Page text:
Could sodium laureth sulfate be to cosmetics what BPA was to plastic water bottles?
The public interest group Environmental Defence is hoping so, launching the latest phase of its Just Beautiful campaign with a new ad warning consumers about chemicals in makeup and beauty products.
The 60-second commercial from the Toronto-based agency Open, entitled "How To Look Pretty Without Poisoning Yourself," depicts a game show contestant who has to find one among an array of a cosmetic products that does not contain toxins or cancer-causing chemicals. She fails.
Environmental Defence argues that current Canadian laws allow cosmetics to carry undisclosed toxic ingredients or explain them with benign headings such as the word "fragrance."
Maggie MacDonald, toxic program manager at Environmental Defence, says sustained consumer interest in the issue during the two year campaign helped further the latest phase's creative elements.
The new Just Beautiful phase includes online and TV media for the commercial and also expanded the Just Beautiful.ca website, which prior to now published a printable wallet card of chemical offenders that the organization wants eliminated from beauty products, dubbed the "toxic 10."
Those, according to Environmental Defence, are the 10 worst ingredients found in personal care products in Canada today.
The list includes sodium laureth sulfate, a foaming agent used in many shampoos; triclosan, found in products such as "antibacterial" hand sanitizers and antiperspirants; parabens, found in many moisturizers, and petrolatum, found in petroleum jelly and various lip products.
The website now carries more useful information for consumers such as recommendations from the "Just Beautiful cabinet," allowing consumers to see a list of recom-mended products that do not contain any of the chemicals, as well as a pledge section from companies who say the products they produce or sell are free of the toxic 10.
"The public is so eager to have these safer products," said Ms. MacDonald, adding the goals of the campaign include further testing of existing products, furthering public awareness of the issue, and government and retailer outreach.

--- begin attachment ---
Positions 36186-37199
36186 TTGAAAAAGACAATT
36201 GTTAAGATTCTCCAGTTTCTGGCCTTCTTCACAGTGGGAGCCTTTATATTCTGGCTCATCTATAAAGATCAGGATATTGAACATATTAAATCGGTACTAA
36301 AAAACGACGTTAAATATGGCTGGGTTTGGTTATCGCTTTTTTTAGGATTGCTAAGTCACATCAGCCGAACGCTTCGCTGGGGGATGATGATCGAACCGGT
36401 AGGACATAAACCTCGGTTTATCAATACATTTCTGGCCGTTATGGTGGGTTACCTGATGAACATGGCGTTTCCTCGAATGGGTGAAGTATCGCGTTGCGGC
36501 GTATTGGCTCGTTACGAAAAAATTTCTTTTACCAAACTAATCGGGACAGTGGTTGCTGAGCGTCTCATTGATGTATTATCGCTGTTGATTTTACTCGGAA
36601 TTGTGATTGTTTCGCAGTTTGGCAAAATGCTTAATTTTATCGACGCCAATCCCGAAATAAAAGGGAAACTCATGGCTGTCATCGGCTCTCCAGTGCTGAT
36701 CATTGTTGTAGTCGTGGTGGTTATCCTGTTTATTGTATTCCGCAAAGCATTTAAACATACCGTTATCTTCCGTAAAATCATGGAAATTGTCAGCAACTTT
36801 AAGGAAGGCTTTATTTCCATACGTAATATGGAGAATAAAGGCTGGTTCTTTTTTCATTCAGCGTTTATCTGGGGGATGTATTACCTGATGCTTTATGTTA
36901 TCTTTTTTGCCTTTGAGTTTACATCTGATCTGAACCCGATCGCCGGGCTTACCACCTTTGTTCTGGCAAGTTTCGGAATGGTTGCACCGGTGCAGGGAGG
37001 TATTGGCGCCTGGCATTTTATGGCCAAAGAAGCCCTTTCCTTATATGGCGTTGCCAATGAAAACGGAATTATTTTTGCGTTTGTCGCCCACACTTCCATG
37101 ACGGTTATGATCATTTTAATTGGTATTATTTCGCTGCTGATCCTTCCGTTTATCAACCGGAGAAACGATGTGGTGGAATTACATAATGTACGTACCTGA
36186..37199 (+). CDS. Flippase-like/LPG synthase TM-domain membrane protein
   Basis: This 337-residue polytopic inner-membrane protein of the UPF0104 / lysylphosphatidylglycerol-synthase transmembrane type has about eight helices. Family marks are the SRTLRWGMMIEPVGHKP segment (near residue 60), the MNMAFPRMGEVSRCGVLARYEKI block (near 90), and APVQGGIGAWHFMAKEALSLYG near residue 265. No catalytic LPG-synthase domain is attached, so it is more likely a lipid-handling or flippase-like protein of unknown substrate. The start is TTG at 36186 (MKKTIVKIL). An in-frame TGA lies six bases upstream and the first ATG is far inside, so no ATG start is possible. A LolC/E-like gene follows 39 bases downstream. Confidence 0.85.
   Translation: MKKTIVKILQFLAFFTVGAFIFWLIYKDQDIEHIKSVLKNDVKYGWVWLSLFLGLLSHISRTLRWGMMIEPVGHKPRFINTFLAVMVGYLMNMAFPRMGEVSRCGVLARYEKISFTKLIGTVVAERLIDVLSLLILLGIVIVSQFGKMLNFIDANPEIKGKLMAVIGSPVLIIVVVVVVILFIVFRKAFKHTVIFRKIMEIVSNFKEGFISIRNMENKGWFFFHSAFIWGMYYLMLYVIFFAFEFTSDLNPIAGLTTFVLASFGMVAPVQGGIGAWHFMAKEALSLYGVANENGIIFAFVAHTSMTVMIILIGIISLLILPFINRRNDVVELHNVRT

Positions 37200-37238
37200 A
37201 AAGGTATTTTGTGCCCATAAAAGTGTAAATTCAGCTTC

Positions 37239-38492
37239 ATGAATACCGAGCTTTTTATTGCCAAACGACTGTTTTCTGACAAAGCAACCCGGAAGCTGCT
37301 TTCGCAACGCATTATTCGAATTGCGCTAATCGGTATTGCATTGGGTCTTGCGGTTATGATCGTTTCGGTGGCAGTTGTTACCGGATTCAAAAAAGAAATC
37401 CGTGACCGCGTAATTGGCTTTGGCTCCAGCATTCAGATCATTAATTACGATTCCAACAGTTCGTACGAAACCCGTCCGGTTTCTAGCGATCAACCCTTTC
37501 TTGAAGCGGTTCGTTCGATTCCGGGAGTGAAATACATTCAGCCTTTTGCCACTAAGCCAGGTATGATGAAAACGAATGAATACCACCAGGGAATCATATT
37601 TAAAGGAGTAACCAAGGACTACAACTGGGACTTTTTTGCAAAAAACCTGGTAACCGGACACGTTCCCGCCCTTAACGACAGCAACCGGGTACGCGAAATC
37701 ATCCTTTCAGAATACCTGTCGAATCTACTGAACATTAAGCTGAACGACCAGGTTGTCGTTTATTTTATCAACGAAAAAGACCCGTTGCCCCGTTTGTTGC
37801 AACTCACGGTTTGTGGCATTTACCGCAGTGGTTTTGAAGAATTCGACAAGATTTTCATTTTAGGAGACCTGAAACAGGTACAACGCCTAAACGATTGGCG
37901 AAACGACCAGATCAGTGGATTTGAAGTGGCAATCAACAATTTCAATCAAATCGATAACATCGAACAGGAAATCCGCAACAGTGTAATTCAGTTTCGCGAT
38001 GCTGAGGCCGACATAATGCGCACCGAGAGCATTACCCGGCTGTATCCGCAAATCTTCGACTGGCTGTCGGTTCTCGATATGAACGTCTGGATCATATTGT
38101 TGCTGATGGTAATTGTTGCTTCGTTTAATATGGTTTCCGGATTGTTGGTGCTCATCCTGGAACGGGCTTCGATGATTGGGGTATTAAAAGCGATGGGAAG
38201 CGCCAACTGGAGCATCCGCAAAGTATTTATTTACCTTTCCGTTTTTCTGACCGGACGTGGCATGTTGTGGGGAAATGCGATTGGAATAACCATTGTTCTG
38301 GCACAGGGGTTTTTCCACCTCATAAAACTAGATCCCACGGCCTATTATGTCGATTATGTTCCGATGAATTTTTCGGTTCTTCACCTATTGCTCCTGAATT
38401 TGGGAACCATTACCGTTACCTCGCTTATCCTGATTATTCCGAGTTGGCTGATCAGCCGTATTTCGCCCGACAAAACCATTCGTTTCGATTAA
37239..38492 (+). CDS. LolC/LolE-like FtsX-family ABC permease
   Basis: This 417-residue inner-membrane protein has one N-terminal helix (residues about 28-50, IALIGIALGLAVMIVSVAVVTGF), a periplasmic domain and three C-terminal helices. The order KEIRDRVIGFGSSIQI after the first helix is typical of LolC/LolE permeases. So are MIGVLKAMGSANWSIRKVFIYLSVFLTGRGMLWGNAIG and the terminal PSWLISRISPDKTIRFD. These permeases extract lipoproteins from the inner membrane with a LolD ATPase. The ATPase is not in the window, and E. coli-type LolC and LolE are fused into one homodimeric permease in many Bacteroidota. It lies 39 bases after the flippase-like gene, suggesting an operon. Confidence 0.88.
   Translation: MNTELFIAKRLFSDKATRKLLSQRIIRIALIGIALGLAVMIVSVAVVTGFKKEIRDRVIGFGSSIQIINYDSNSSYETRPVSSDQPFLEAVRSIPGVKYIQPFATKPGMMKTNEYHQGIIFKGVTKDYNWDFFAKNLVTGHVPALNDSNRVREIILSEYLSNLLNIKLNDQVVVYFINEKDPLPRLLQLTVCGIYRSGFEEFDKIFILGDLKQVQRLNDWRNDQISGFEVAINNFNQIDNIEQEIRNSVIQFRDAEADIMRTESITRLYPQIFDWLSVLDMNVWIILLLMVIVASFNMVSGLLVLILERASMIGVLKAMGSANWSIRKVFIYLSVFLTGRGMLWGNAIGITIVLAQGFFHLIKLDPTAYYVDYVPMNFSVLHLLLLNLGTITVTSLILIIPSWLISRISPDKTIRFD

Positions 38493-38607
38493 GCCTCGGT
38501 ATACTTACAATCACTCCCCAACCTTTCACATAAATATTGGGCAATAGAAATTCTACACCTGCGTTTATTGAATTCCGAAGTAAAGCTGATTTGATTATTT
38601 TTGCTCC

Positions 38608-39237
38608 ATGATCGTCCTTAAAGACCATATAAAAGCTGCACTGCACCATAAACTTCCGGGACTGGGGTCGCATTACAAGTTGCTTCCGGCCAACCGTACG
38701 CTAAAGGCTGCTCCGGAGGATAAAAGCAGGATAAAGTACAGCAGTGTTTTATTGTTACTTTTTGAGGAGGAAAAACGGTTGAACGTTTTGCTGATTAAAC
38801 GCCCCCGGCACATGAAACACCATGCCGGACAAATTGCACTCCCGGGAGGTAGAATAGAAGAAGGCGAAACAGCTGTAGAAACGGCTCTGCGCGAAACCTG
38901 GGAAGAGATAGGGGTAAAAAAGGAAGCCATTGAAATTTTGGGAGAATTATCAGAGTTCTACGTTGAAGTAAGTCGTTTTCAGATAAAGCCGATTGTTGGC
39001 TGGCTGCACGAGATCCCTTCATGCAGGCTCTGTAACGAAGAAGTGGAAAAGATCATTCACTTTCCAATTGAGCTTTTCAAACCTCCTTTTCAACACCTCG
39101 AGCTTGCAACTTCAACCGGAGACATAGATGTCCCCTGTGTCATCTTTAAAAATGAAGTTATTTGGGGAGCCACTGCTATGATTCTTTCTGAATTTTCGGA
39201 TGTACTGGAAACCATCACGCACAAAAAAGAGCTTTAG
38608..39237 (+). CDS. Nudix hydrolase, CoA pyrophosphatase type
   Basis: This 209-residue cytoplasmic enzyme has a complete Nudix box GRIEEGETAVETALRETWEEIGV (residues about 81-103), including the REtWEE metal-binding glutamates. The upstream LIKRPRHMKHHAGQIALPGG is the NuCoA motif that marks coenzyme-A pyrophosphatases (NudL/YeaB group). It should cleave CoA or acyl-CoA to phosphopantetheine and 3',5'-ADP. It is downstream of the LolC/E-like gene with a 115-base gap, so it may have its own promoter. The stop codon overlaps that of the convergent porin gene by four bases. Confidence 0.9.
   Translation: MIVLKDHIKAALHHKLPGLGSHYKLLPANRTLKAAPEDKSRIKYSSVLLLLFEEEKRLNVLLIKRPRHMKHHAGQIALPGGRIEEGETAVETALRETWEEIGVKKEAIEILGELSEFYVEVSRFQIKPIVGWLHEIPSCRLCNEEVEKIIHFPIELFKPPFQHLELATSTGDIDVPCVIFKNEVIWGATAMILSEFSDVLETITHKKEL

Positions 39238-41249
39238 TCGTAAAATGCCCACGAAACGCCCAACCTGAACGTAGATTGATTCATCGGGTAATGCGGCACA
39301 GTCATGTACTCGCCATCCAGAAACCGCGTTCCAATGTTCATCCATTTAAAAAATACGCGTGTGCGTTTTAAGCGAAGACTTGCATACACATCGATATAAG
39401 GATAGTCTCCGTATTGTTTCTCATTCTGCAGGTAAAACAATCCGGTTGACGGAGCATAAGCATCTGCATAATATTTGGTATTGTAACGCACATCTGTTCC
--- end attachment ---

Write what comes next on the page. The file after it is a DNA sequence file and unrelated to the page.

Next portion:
"I think everyone in his right mind would balk at the notion that there are toxins in cosmetics," said Christian Mathieu, partner at Open, which has been working with Environmental Defence for about a year. "This is making people aware of the fact. You kind of take it for granted that because it is on the shelf, it's safe. It can be shocking to find out that is not the case."
This not the first time the small non-profit has been able to make big corporations bow to pressure. Hastened by social media, multiple consumer awareness campaigns have seemingly accelerated corporate action over the last decade.
In 2008, after a vigorous campaign from Environmental Defence, Ottawa banned the import and sale of baby bottles containing the chemical bisphenol A (BPA) in this country after research linked it to health problems such as diabetes and interfering with the hormones of male babies. Soon after most retailers pulled re-usable plastic drinking bottles carrying BPA off their shelves and began replacing them with BPA free products.
As for cosmetics, the push in Canada has been helped by a global lobby and the existing ban on some of the chemicals in various jurisdictions such as Europe.
After a two-year effort to lobby Johnson & Johnson to eliminate two chemicals linked to cancer from products including its signature "No More Tears" Johnson's Baby Shampoo, the corporation appeared to accede to the demands. The chemicals 1,4-dioxane, considered a likely carcinogen, and quaternium-15, a chemical that releases the preservative formaldehyde, had already been taken out of the shampoo in the U.K., Scandinavia and South Africa.
In November, Johnson & Johnson said it would to remove all quaternium-15 from its baby products worldwide within two years, and do so earlier for baby shampoos. The company also promised to reduce traces of 1,4-dioxane in its products and, over the long term, seek alternatives to using the substance.
Consumer products companies are generally loathe to replace or change a standard formula because doing so costs money, said Toronto marketing consultant Don Holland. Companies also do not want to call attention to the fact that there could be something unacceptable about products of theirs that have been in circulation for years.
"Boycotts and consumer outcries are generally the way to force companies to change, and it often starts with organizations and campaigns like these," he said. The level of consumer interest is also critical, Mr. Holland added, noting several food categories and products have been free of genetically modified ingredients for years in Europe, but while there is some consumer awareness of the issue here, there is less of a push to get governments to ban the production or sale of genetically modified food.
Will the drive for better labelling standards and fewer chemicals in cosmetics result in change?
"Are we going to see it overnight?," said Mr. Mathieu. "Probably not. But I think people will see a similar groundswell [to banning BPA and other toxins]. It is not like there are not other countries in the world regulating this."